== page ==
Regarding the government censoring art, I think that question can be tricky. We have a lot of information out there that I think may be hard to track. Some art such music literature and movies or sculpture are essential and necessary, and others have no value. How and who gets to decide that for us is the problem. Our leaders sometimes do not focus on doing what is right for society but what is popular.

       Reference

      Sayre, H. M. (2013). Discovering the humanities (2nd ed.). Upper Saddle River, NJ: Pearson.

      Jean,

      Hi Barbara,

      I must say that this week has been one of the most enjoyable journeys till date. The controversies that we are reading about in this week's posts are opening up newer perspectives on art and artists. The best part is that we are having an in depth idea of what disastrous allegations these artists had to go through in order to make these immortal pieces of art possible. Great work, Barbara.

      Hello Professor and Class,

    Art becomes controversial when it goes Against the accepted norms. Art allows us to give form and meaning to emotions and allows us to focus on certain issues of a social or political bearing. A controversial image is a piece of Artwork, which is emotionally stimulating and contradicts traditional methods of interpretation; it allows the views of the audience to be challenged by the notions of shock or surprise. Often it is difficult to determine what relevance controversial Art has to Society due to the compelling nature of the work. Artists throughout History have produced controversial Artworks, which have tested limitations and the audiences’ thought processes.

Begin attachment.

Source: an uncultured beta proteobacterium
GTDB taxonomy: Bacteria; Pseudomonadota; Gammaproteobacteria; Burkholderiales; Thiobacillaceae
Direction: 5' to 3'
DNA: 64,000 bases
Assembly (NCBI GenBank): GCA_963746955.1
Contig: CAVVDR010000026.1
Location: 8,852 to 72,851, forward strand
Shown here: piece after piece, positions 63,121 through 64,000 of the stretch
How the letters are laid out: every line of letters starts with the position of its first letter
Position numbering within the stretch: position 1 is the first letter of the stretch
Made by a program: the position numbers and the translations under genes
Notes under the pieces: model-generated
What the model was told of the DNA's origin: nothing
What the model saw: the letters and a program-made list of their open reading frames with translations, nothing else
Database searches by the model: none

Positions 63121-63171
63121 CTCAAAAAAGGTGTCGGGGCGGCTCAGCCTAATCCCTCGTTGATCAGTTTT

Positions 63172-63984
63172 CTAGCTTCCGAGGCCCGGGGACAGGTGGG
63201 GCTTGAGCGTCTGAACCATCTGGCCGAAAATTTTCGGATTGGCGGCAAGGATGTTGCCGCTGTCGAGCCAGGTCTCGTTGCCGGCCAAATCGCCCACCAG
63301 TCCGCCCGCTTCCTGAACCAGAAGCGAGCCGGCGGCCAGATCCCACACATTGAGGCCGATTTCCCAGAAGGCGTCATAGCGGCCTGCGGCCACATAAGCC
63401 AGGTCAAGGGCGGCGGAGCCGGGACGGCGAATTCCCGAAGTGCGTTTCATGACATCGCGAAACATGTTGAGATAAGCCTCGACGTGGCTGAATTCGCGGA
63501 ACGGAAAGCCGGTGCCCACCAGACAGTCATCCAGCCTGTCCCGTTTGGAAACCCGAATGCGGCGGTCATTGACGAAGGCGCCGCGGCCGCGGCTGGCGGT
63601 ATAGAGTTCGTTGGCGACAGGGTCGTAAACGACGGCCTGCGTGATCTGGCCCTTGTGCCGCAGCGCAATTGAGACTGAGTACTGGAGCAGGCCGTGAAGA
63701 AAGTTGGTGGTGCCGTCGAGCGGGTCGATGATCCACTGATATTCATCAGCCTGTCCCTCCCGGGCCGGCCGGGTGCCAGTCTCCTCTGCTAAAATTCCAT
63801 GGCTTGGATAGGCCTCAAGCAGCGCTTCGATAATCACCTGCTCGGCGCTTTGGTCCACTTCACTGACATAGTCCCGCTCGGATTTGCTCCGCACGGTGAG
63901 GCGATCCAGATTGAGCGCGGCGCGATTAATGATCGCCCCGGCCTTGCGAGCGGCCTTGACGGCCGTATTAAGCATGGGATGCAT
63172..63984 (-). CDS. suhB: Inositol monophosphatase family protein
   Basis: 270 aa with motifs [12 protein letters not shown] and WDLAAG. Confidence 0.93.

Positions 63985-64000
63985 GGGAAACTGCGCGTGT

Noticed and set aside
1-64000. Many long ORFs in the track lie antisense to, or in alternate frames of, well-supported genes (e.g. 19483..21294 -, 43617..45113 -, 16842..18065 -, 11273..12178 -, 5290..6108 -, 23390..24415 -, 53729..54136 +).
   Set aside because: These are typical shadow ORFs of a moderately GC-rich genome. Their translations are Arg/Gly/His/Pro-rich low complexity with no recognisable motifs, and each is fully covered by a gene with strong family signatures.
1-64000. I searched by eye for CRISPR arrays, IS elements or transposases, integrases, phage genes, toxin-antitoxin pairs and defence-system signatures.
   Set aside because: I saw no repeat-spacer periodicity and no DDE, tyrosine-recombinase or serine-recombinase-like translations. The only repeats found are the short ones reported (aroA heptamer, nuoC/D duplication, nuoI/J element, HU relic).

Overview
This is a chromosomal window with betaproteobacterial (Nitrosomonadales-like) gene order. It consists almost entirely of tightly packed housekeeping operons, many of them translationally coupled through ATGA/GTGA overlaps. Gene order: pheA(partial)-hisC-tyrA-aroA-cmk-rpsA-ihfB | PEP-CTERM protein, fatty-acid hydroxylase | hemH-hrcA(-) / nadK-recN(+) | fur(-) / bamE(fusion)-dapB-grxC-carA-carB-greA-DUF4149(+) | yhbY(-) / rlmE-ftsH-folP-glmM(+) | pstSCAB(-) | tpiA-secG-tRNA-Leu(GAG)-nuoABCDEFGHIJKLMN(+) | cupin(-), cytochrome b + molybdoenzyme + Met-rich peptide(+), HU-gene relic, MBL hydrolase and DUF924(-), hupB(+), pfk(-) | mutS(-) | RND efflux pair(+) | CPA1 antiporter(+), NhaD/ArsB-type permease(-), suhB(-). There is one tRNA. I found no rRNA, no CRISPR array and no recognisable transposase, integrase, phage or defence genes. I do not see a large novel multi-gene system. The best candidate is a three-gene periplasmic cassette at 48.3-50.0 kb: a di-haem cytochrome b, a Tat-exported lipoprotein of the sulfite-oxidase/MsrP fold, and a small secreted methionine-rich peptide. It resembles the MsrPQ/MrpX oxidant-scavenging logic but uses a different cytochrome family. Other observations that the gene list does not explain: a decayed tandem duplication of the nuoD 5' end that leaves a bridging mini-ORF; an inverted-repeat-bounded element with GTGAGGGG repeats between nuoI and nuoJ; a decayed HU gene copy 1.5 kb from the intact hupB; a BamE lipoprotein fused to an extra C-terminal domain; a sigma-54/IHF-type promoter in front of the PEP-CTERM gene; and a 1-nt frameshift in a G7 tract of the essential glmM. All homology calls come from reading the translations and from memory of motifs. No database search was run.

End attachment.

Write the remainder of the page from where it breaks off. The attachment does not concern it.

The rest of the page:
My bed (1998) by Tracey Emin

    Tracey Emin constructed “My Bed” in 1998, this was a graphic representation of conception, sex, loss, illness, and death – The piece was installed at The Saatchi Collection, London, UK. This piece caused a storm of interest due to the controversial content. The Bed was unmade and appeared to be used as the sheets looked stained and crumpled, the bed was surrounded by dirty underwear, condoms, and cigarette packets. Tracey Emin’s “My Bed” was described as “Representing vulgarity and lack of skill of contemporary artists”.

    Dadaist, Duchamp’s work belongs in that crazy genre of stuff that looks like other stuff but actually is an art. His most iconic piece, 1917’s Fountain, which features a urinal turned upside down, turned heads as one of the first instances of “found art.”

    Marcel Duchamp

    When it comes to censorship, it assumes a different dimension altogether. There should be a balance between what we can allow in the name of art and self-expression so that it has no harmful effects on the overall mental health of the society and what we should not allow. Once we talk about censorship, the government or the powers to be and its involvement comes into the picture. Most of the times censorship is used to suppress voices against the functioning of the government. If censorship is done with the right perception in deciding what is harmful to the society there should not be a problem. But unfortunately, censorship is used as a tool to suppress criticism.

    References: